Maker spaces boost student tech innovation

Colleges and universities are making room for students to be inventive and entrepreneurial.

Where do college students go to tinker, build and test prototypes, and find commercial support for their ideas? Maker spaces.

Also known as entrepreneur labs or innovation centers, these studio spaces are cropping up at colleges and universities across the country. They’re outfitted with gear for designing, prototyping, testing and fabricating new products. There are 3D printers and laser cutters, workstations and whiteboards, meeting rooms and lounge areas. The idea is to create an environment that fosters creativity and collaboration through hands-on, project-based learning.

"It's a really large, open, physics lab-feeling environment,” says architect Leila Kamal, vice president of design & expertise at EYP Architecture & Engineering. "Maker space is designed for students to have a sandbox environment where they can create. It's a very entrepreneurial idea."

While rooted in design and engineering, today’s maker spaces aren't only for STEM students. They’re for the university community at large, says Mark Thaler, senior associate and education practice leader at global design firm Gensler.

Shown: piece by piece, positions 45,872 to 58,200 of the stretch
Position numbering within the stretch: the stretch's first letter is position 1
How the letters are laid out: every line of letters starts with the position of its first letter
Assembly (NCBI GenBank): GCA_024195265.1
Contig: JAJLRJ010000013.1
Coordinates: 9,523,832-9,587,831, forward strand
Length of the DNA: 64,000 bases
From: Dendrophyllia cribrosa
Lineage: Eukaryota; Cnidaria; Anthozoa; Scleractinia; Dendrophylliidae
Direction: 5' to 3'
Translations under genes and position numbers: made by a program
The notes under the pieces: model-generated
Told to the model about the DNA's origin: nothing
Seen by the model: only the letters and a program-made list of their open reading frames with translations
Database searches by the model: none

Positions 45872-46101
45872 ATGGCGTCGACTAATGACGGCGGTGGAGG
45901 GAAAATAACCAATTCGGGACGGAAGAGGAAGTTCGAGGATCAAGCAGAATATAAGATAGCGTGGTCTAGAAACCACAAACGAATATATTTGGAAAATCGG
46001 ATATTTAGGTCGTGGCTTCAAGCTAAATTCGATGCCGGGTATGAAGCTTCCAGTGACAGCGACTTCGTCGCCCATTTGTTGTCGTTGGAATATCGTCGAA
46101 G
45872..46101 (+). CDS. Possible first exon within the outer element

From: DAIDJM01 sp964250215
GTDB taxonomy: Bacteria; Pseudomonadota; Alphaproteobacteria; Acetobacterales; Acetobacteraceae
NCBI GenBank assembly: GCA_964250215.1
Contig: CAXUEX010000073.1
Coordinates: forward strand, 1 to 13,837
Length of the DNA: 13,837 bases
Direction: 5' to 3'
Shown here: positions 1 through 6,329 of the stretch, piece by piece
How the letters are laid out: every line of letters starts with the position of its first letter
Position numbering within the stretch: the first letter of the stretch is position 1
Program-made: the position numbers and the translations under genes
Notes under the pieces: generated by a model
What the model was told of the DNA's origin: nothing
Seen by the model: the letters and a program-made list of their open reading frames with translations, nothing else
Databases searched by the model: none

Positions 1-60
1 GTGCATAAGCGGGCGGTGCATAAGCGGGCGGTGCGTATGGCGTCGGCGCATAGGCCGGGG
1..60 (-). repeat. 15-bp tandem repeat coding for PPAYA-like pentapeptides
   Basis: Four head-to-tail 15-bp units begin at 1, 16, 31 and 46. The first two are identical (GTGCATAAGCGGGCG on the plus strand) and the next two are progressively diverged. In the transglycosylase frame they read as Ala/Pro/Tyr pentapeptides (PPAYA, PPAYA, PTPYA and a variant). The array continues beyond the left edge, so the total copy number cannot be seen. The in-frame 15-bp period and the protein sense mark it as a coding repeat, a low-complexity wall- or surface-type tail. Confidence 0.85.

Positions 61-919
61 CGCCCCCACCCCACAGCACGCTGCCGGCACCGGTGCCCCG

Maker spaces have staff members on hand to connect users to the resources they need. Students can reserve spaces and equipment, and they can find people – inside and outside the university community – who might be able to help with a project. It’s a chance for students “to formulate ideas, to fabricate ideas, to test and prototype and, ultimately, to meet with individuals outside of the university setting that could help them realize implementations of these ideas," Thaler says.

Students have been influenced by companies like Apple and Google that grew from modest, garage-maker origins to commercial success, Thaler says. “Obviously not everybody can drop out of school and form a multibillion dollar company. Isn't it great if universities can offer students the opportunity to do that type of inquiry and exploration in a safe place, while they're in school?"

It’s a way to recruit fresh talent and retain inventive students. Schools are building maker spaces and incubator labs “to remain competitive and remain relevant and to keep students who have this increasingly entrepreneurial bent on campus," Thaler says.

Maker spaces also can help colleges and universities forge relationships with businesses. The settings feel like professional workshops and encourage the kinds of behaviors and critical thinking that the commercial world values, Thaler says. "They can start to create alliances with the workforce, and help universities to bridge the gap between school and industry.”